Thursday, January 21, 2010
Answer of Dermatopathology Case 36
Angiolymphoid Hyperplasia with Eosinophilia (Epithelioid Hemangioma)
Visit: Angiolymphoid hyperplasia with eosinophilia(Epithelioid Hemangioma)
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Visit: Pathology of Vascular Tumours
Epithelioid hemangioma (angiolymphoid hyperplasia with eosinophilia) of theorbit: a case report. J Med Case Reports. 2007 Jun 25;1:30.
ABSTRACT: BACKGROUND: Angiolymphoid hyperplasia with eosinophilia (ALHE) and Kimura's Disease (KD) share many clinical and histopathological features. Although they were once considered different stages of the same disease, they arenow known to represent separate entities. Recently, ALHE is being called epithelioid hemangioma (EH), a term that better describes the possible neoplastic nature of the entity. CASE PRESENTATION: An eighteen year-old Asian female presented with a three-month history of fluctuating swelling and ptosis of the left upper eyelid. Computed tomography disclosed a distinct homogeneous lesion in the left superior orbit, molding to the globe and other orbital structures. At histopathological evaluation the lesion was composed of numerous blood vessels lined by plump endothelial cells with oval nuclei protruding into the lumen. Surrounding the vessels, there was a chronic inflammatory infiltrate with a large proportion of eosinophils. Based on clinical and histopathological findings, the diagnosis of EH was made. CONCLUSION: Although exams like blood count, urinalysis and whole body scans can assist in the differential diagnosis, EH can be diagnosed and differentiated from KD on histopathological grounds. The presenceof vascular hyperplasia with plump endothelial cells protruding into the lumen is the most important discriminator in establishing the diagnosis of EH. Such distinction is crucial for the patient because EH is not associated with any ofthe systemic manifestations present in KD.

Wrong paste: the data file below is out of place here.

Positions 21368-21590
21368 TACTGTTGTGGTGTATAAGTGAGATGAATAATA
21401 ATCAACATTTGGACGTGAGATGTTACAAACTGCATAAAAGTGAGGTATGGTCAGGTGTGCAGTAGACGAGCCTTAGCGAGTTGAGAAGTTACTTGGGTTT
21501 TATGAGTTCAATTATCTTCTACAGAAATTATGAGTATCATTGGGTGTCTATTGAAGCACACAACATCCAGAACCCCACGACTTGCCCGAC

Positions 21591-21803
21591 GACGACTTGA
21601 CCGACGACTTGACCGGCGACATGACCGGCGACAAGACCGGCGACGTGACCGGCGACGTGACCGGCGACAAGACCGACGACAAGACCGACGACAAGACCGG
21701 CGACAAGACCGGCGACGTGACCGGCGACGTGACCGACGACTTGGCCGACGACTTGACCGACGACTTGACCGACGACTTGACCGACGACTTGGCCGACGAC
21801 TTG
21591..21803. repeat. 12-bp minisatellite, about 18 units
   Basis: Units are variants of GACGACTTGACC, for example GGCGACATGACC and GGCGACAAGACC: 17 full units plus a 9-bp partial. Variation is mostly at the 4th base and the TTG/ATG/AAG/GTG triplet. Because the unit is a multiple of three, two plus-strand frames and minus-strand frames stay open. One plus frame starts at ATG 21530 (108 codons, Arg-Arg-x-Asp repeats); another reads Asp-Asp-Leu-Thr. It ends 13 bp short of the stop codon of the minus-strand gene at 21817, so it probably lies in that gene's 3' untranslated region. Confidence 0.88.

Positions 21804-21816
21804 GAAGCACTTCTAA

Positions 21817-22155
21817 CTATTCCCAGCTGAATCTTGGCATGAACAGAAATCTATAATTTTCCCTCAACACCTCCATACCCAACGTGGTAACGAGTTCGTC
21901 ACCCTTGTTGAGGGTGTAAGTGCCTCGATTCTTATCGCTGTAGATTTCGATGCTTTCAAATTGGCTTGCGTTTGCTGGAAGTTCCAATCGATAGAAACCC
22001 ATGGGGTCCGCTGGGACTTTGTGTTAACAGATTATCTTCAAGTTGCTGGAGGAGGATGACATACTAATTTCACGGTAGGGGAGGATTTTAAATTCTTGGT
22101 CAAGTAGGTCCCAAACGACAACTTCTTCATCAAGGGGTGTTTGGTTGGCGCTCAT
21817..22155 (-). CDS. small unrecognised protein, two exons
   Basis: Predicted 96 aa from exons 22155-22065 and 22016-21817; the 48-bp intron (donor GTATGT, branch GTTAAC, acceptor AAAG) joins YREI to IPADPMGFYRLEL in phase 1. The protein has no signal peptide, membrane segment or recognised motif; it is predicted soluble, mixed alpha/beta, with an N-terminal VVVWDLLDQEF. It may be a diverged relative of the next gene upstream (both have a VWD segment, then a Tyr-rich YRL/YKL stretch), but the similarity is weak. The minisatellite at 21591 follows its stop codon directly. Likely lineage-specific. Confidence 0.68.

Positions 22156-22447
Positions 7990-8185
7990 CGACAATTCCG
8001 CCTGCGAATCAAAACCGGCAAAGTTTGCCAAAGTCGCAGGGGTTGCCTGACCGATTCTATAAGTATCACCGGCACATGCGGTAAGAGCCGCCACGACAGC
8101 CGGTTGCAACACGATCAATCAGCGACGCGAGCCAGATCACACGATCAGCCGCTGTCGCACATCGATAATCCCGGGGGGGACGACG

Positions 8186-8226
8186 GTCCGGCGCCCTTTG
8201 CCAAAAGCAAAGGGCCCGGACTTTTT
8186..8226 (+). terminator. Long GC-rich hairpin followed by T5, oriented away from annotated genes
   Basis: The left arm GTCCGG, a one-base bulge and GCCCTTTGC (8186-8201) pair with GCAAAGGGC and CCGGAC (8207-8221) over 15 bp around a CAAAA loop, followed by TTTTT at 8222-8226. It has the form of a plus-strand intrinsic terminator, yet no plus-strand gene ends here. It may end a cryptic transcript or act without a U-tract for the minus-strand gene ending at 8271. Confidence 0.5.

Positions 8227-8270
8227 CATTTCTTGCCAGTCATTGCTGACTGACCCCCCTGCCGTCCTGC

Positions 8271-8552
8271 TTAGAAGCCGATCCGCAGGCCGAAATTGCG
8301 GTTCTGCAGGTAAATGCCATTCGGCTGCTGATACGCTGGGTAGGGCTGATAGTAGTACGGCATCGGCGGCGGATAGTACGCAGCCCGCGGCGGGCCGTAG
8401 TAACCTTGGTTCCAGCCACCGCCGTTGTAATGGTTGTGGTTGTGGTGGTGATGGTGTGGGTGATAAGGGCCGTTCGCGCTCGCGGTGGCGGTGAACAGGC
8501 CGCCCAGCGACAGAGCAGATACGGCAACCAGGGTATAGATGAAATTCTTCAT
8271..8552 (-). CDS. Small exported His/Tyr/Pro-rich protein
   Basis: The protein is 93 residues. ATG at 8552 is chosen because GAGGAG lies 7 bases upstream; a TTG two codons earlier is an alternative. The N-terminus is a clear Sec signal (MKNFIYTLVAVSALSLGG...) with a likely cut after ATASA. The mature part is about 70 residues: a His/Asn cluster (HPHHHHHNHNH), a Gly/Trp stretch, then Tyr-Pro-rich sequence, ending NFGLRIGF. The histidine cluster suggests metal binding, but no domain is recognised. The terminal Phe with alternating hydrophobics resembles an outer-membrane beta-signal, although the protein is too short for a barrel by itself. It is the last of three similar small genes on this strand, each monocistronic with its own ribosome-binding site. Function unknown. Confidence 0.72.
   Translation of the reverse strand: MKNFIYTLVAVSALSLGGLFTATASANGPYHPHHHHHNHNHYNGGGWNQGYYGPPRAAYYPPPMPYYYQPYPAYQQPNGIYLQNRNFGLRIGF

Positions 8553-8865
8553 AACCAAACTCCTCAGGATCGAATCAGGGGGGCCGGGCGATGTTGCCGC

Angiolymphoid hyperplasia with eosinophilia (epithelioid hemangioma) of the lung: a clinicopathologic and immunohistochemical study of two cases. Am J Clin Pathol. 2005 May;123(5):762-5.
Two cases of primary angiolymphoid hyperplasia with eosinophilia (epithelioidhemangioma) (ALHE/EH) of the lung are described. Both patients are white, a 60-year-old man and a 27-year-old woman. One patient had a long-standing history of asthma, and the other had symptomatology related to the pulmonary mass. Wedge resections were performed in both cases, and both lesions shared similar histopathologic changes, mainly the presence of a tumor mass with a marked presence of eosinophils in the background, lymphoid hyperplasia, and marked proliferations of small-caliber vessels. Immunohistochemical studies using leukocyte common antigen, L-26, and UCHL-1 nicely stained the lymphoid component of the lesion, and CD31 clearly outlined the vascular component of the process. Clinical follow-up demonstrated that the woman died of status asthmaticus, andthe man was alive and well 1 year after surgical resection of the lesion. Both cases highlight the ubiquitous distribution of ALHE/EH and underscore theimportance of keeping these lesions in the differential diagnosis of vascular and lymphoid lesions of the lung.